15. 15. Evaluation for Learning in Practice Evaluation for Learning must necessarily involve the students in It is important to distinguish Evaluation for Learning as a the evaluation process so as to provide information on their particular model that is different from the traditional performance and guide their efforts to improve. An important interpretations of evaluation. Here is a summary of its main part of this information is the feedback the teacher gives the characteristics. In this conception, evaluation: students, but another part must be the result of the direct participation of the students in this process through self- • Is considered an intrinsic part of teaching and learning. evaluation. In the context of promoting life-time learning, it is • Requires that teachers share with their students the learning more and more important to develop in the students the capacity achievements expected from them. to know how much they have learnt and the ability to guide and • Helps students know and identify the standards they must manage their own learning. reach. • Involves students in their own evaluation. So, what actually happens in the classroom when evaluation is • Provides feedback that tells students what they have to do, step used to improve learning? To begin with the more obvious by step, to improve their performance. aspects, the teachers are involved in the collection of information • Assumes that every student can improve his / her performance. about their students’ learning and motivate them to revise their • Involves both teachers and students in the analysis and work critically and constructively. reflection on the data provided by the evaluation. The methods to obtain information about the learning are well This model contrasts with the type of evaluation that, in practice, known and they are mainly: means adding evaluation procedures or tests at the end of the • To observe the students and listen to them when they reason programmed units of work. These procedures or tests are separable and describe their work. and independent from the teaching of the unit. The “feedback” is to • To ask students open questions, inviting them to explore their get a mark. Although, according to this model, evaluation is a ideas and reasoning. teachers’ issue (the State, for example, does not get involved), it • To propose ideas that require students to use certain abilities or tends to have a summative rather than formative objective. to apply ideas. • To ask students to communicate their ideas not only in writing However, the term “formative” can have several interpretations: but also through drawings, artefacts, actions, dramatisations very often it only means that evaluation is frequent in a period of and concept maps. time and has been planned together with the teaching. In this • To discuss key words and analyse how they must be used. sense formative evaluation does not necessarily consider all the features identified as characteristic of Evaluation for Learning. Of course, teachers can collect this information through the Evaluation can be formative because it helps the teacher identify methods identified above, and then use it to improve learning. The areas where more explanation or training are needed. But from use of this information requires that teachers and students make the point of view of the students, their final mark and the decisions and act: they must decide on the next steps in the comments written on the margins of their work, although they learning process and help students get started. It is of the utmost may signal their weak and strong points, they do not give them importance to remember that it is the students who must do the clues as to how to progress towards the achievement of more and walking; consequently, the students who are more involved in the better learning. process will better understand how to extend and improve their learning. A plan that involves the students in the judgement of The concept of learning underlying this model is another their own work – instead of being passive to face the judgements distinctive feature. Today’s approach to learning suggests that, of teachers – has higher probabilities of raising the learning and eventually, it is the students themselves who are responsible for achievement standards. their own learning (nobody can learn for them). Consequently,14 INTRODUCTION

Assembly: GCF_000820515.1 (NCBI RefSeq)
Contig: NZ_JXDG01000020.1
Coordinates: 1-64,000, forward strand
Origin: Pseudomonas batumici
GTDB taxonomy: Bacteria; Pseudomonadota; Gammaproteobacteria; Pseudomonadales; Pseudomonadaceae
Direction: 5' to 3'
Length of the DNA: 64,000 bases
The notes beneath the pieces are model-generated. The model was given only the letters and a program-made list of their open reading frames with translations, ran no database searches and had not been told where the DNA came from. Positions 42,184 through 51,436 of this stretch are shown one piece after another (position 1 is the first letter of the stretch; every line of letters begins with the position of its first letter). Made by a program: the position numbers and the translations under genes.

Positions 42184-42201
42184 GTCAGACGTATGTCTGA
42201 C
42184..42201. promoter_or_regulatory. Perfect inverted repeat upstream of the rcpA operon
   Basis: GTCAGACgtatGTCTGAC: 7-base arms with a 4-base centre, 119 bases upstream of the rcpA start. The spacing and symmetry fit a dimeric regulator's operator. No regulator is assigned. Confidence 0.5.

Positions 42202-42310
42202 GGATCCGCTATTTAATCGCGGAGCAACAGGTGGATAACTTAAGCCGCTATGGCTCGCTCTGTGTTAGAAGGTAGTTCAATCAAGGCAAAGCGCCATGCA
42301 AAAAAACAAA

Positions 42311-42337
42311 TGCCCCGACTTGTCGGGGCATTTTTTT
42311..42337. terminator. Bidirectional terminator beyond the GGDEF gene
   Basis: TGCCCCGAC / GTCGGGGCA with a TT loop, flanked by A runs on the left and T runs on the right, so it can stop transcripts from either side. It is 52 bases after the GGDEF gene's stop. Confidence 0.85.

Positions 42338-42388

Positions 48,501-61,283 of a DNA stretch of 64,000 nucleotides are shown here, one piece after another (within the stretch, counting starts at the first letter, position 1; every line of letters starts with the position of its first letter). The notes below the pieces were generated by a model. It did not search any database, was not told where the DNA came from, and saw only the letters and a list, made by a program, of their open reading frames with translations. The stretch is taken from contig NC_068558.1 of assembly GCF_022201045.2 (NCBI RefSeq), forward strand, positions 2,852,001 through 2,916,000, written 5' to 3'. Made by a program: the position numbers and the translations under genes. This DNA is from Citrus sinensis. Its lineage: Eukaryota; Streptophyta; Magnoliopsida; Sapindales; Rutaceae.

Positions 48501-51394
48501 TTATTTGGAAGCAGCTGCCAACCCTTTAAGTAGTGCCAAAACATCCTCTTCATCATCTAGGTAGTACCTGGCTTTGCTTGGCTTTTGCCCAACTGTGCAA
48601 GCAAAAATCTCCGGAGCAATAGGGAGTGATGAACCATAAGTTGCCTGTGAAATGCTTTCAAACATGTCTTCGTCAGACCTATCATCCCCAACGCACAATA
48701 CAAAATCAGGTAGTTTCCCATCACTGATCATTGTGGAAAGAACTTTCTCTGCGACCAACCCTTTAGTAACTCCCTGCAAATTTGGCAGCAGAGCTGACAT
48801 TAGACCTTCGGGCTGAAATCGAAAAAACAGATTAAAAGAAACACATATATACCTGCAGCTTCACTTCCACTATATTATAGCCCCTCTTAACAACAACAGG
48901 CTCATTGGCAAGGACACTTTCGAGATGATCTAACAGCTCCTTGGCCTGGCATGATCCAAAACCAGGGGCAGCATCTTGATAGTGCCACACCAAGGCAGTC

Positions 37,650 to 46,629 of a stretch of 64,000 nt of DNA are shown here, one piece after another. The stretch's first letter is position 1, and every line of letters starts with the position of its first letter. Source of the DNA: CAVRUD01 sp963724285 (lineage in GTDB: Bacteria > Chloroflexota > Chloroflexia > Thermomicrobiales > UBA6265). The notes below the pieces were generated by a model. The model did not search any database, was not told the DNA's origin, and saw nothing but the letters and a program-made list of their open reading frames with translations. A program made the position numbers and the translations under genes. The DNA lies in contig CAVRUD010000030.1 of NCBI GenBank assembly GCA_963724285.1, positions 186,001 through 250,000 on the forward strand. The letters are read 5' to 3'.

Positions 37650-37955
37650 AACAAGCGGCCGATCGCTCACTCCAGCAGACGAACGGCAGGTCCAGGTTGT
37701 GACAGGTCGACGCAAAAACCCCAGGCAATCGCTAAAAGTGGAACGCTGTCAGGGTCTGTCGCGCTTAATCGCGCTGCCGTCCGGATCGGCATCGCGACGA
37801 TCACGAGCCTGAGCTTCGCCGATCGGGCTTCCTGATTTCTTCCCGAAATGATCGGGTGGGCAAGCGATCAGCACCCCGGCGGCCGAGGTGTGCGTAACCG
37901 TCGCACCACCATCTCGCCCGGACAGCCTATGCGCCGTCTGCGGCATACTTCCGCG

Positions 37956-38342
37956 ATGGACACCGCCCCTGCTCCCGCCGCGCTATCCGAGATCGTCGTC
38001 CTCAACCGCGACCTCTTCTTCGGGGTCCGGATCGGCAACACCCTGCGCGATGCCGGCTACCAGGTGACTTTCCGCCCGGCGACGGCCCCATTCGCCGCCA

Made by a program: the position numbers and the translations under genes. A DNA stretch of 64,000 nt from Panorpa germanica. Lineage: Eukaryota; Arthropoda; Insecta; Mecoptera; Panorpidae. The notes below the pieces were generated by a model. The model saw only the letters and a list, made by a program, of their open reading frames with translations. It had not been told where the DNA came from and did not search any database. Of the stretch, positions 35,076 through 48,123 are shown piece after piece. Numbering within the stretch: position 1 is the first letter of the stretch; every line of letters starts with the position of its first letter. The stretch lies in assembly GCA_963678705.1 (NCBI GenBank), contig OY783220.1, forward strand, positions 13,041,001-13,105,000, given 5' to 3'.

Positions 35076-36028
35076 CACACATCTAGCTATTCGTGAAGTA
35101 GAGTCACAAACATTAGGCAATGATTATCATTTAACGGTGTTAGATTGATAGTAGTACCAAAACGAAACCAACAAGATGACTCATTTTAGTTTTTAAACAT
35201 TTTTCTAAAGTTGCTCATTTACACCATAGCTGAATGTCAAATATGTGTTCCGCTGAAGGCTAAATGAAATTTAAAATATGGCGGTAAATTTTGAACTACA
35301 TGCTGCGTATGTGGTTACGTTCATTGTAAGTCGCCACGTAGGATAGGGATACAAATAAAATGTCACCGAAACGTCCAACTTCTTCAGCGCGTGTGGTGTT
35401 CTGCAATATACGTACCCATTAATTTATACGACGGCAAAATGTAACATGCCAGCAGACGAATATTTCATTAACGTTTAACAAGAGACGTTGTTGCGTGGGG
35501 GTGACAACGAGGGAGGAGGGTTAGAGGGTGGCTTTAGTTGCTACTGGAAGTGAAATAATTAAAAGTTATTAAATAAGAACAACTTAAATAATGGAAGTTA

16. 16. This is a different conception of “feedback”. The “food” the teacher • The criteria must be shared with the students so that they know andoffers is a portrait of the objective to reach, of the standard or understand them, and for them to direct their work accordingly.goal towards which the student must aim and which, in this way, • Self-evaluation and peer-evaluation must be done using pre-constitutes a point of comparison for his / her work. The role of established criteria. If this does not happen their validity will bethe teacher – and what constitutes the core of teaching – is to questionable, because different individuals naturally evaluateprovide the students with the skills and strategies required to according to their own personal criteria.take the steps they need to improve their own learning. • It must be remembered that evaluation necessarily involves value judgements. This happens when a teacher assigns aKey Principles of Evaluation for Learning numerical qualification to a student’s test, and also whenEvaluation is a process that allows the recollection of evidence on concepts are used, for example “poor” or “excellent” to indicate athe learning achieved by the students at a given moment. The student’s level of achievement at a certain moment.object of the evaluation is the work produced by the student, • The teacher must take responsibility for the evaluationnever the student. instruments he / she develops and uses with the students; this means that he / she must make sure that they really let him /• The key dimensions of learning from the point of view of the her collect information about the learning outcomes defined in learning area and the learning level of the students constitute the pre-established evaluation criteria. the criteria used for the evaluation of learning.What Learning Progress Maps are and what they are not. What LPM are What LPM are not They are materials for each area of the curriculum that describe the They do not state that learning is lineal (a sum of specific learnings) usual road followed by students in their learning. They assume that nor do they propose an exact description of the learning progress that progress is the result of maturity and exposure to learning all students experience. opportunities in specific stages of school life. They express knowledge and abilities, that is to say, the competences They are not an expression of all the knowledge and abilities the that students typically reach at certain moments of their school life. students can achieve in a specific level. They indicate what we value as learning goals and the sequence in They are not a new curriculum and they do not assume that all the which they are achieved; they provide a framework to monitor students in the same class should be in the same level of learning. progress and communicate results. They are presented as concrete descriptions of learning and offer They are not checklists for test correction. examples of possible achievements in each level. They provide a guiding framework for teaching: they let users They are not an instrument to classify students and they do not elaborate evaluation tasks that will indicate the level of each student, support a specific teaching model to achieve learning. and organise teaching strategies accordingly. 15